Barracka’s home. His father is a teacher and writer and so is relatively wealthy, putting the family firmly in the middle class. Regardless, by western standards living is basic – ten people call this small building home.
At 6.30am, Barracka is unsurprisingly not the most cheerful of children.
Like good children, Barracka and his sister Dolini (pronounced Doreen) brush their teeth
Barracka’s older brother Nicholas looks on.
The mother of the family: Pendo
The first time stamp of the day and way too early!
Barracka took this one. A sign of the Mangwela’s wealth is the fact they have electricity and a television. There is no lightbulb in the living room so in the evening the TV is used to see.
Breakfast. This consists simply of sweet tea
Barracka gets down to a little school work. Although it is the holidays his parents make him look over his books.
Barracka is in the pre-school of a primary school. Here he is mastering letter combinations.
After school work, Barracka helps on the family shamba. A shamba is a small farm and pretty much every family in the countryside has one, regardless of wealth. The rains are just starting and so it is a busy time. The family is growing two crops: Mahindi (maize) which is later ground into flour and then boiled to make ugalee. The second crop is Karanga (ground nuts – when baked they become peanuts). If you are old enough to walk then you are old enough to help on the shamba.
Cooking takes place in a room accessed from outdoors. A simple charcoal burner is used.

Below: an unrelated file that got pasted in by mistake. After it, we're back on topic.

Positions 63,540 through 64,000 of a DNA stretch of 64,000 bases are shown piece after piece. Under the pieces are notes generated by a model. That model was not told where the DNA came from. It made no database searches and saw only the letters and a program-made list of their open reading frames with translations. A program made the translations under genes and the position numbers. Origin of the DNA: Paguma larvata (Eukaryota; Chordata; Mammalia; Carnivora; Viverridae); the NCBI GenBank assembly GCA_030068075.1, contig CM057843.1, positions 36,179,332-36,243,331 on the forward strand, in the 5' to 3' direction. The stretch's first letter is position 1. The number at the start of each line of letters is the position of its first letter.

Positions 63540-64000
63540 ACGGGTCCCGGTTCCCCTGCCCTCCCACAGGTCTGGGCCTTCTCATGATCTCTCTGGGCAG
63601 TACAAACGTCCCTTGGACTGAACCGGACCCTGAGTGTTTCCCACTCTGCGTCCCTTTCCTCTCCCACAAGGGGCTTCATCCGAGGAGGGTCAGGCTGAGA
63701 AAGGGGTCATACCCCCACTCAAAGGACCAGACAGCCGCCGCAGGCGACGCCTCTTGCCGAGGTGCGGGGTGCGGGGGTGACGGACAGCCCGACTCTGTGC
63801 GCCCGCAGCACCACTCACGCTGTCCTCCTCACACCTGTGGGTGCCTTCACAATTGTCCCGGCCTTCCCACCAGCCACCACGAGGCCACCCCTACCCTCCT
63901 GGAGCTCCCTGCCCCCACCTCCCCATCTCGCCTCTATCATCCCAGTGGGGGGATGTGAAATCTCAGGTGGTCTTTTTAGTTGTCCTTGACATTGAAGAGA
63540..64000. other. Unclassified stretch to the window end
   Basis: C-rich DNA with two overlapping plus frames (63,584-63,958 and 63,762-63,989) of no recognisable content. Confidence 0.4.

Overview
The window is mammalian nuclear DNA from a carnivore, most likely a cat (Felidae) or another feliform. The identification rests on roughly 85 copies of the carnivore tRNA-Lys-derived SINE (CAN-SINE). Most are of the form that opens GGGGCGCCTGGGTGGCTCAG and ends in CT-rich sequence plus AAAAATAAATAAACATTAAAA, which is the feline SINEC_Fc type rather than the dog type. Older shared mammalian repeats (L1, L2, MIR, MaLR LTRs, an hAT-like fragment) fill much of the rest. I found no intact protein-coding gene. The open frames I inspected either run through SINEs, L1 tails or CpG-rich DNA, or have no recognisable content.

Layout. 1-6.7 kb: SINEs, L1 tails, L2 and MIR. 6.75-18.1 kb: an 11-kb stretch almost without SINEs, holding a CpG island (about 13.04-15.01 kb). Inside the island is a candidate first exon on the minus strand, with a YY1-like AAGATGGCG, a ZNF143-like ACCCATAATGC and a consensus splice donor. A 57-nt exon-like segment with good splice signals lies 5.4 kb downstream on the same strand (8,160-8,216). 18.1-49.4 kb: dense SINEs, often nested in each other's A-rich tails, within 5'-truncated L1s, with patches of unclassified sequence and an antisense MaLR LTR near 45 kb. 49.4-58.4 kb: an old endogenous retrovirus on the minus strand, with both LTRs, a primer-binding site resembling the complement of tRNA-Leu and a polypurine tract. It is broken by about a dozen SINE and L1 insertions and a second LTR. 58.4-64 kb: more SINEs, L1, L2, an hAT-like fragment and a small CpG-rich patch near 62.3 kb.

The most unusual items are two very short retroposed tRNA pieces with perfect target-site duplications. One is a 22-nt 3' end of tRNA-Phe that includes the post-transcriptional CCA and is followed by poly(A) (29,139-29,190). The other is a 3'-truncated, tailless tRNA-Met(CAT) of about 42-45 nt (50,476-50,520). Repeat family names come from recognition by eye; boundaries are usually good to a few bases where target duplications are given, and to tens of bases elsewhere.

Today rice is on the menu.
Whilst his mother cooks, Barracka plays with a wheel.
Again, like good kids, the children wash their hands before eating.
The large pot contains wali (cooked rice) and to the right is nyama (meat) in a tomato broth.
Nom nom nom!
Barracka joins some friends outside to play.
The family keeps these birds. I think they are pigeons or doves or something. They arent pets – they are food.
Nicholas hides indoors from the heat. Here he is reading an English-language bible.
Two friends, Marium and Savella pop by.
Barracka standing on the wall outside his house.
Other children swing by.
Barracka shows off his cartwheels.
The sun is starting to get low in the sky.
It gets dark around 6pm.
This is a neighbor called Mbogo. I’m pretty sure Mbogo means ‘vegetable’ in Swahili.
Here I make my second and final appearance.
Barracka’s brother Nicholas gave them some bubble gum. Each piece costs 10Tshs (2000Tshs=£1=$1.50).
Supper time. Now they have Ugalee and meat. Pretty much everybody eats Ugalee every meal in Tanzania.
Nom nom nom! Again.
Barracka is looking tired so I left the family and went to my home. He goes to bed around 9pm.